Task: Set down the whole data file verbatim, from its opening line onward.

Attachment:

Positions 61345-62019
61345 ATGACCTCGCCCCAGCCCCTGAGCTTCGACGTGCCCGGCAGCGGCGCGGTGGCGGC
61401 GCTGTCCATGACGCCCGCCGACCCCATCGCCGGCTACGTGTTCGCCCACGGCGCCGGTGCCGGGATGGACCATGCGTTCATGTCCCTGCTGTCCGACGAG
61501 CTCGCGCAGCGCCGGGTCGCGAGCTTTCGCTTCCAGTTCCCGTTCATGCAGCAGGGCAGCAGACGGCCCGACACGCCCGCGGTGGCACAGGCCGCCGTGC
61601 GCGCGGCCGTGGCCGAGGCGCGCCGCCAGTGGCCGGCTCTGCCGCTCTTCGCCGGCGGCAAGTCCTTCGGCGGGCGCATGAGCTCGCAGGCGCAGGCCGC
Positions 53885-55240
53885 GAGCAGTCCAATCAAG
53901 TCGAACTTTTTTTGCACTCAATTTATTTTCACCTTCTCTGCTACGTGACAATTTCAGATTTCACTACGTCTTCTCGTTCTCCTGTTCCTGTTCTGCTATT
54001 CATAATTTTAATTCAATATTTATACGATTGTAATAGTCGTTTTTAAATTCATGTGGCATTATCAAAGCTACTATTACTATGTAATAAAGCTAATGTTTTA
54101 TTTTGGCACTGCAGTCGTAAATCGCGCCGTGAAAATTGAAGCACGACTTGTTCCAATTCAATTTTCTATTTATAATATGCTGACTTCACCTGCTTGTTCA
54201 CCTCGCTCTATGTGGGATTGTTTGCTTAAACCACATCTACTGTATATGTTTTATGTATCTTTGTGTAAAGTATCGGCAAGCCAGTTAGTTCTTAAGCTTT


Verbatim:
Positions 61345-62019
61345 ATGACCTCGCCCCAGCCCCTGAGCTTCGACGTGCCCGGCAGCGGCGCGGTGGCGGC
61401 GCTGTCCATGACGCCCGCCGACCCCATCGCCGGCTACGTGTTCGCCCACGGCGCCGGTGCCGGGATGGACCATGCGTTCATGTCCCTGCTGTCCGACGAG
61501 CTCGCGCAGCGCCGGGTCGCGAGCTTTCGCTTCCAGTTCCCGTTCATGCAGCAGGGCAGCAGACGGCCCGACACGCCCGCGGTGGCACAGGCCGCCGTGC
61601 GCGCGGCCGTGGCCGAGGCGCGCCGCCAGTGGCCGGCTCTGCCGCTCTTCGCCGGCGGCAAGTCCTTCGGCGGGCGCATGAGCTCGCAGGCGCAGGCCGC
Positions 53885-55240
53885 GAGCAGTCCAATCAAG
53901 TCGAACTTTTTTTGCACTCAATTTATTTTCACCTTCTCTGCTACGTGACAATTTCAGATTTCACTACGTCTTCTCGTTCTCCTGTTCCTGTTCTGCTATT
54001 CATAATTTTAATTCAATATTTATACGATTGTAATAGTCGTTTTTAAATTCATGTGGCATTATCAAAGCTACTATTACTATGTAATAAAGCTAATGTTTTA
54101 TTTTGGCACTGCAGTCGTAAATCGCGCCGTGAAAATTGAAGCACGACTTGTTCCAATTCAATTTTCTATTTATAATATGCTGACTTCACCTGCTTGTTCA
54201 CCTCGCTCTATGTGGGATTGTTTGCTTAAACCACATCTACTGTATATGTTTTATGTATCTTTGTGTAAAGTATCGGCAAGCCAGTTAGTTCTTAAGCTTT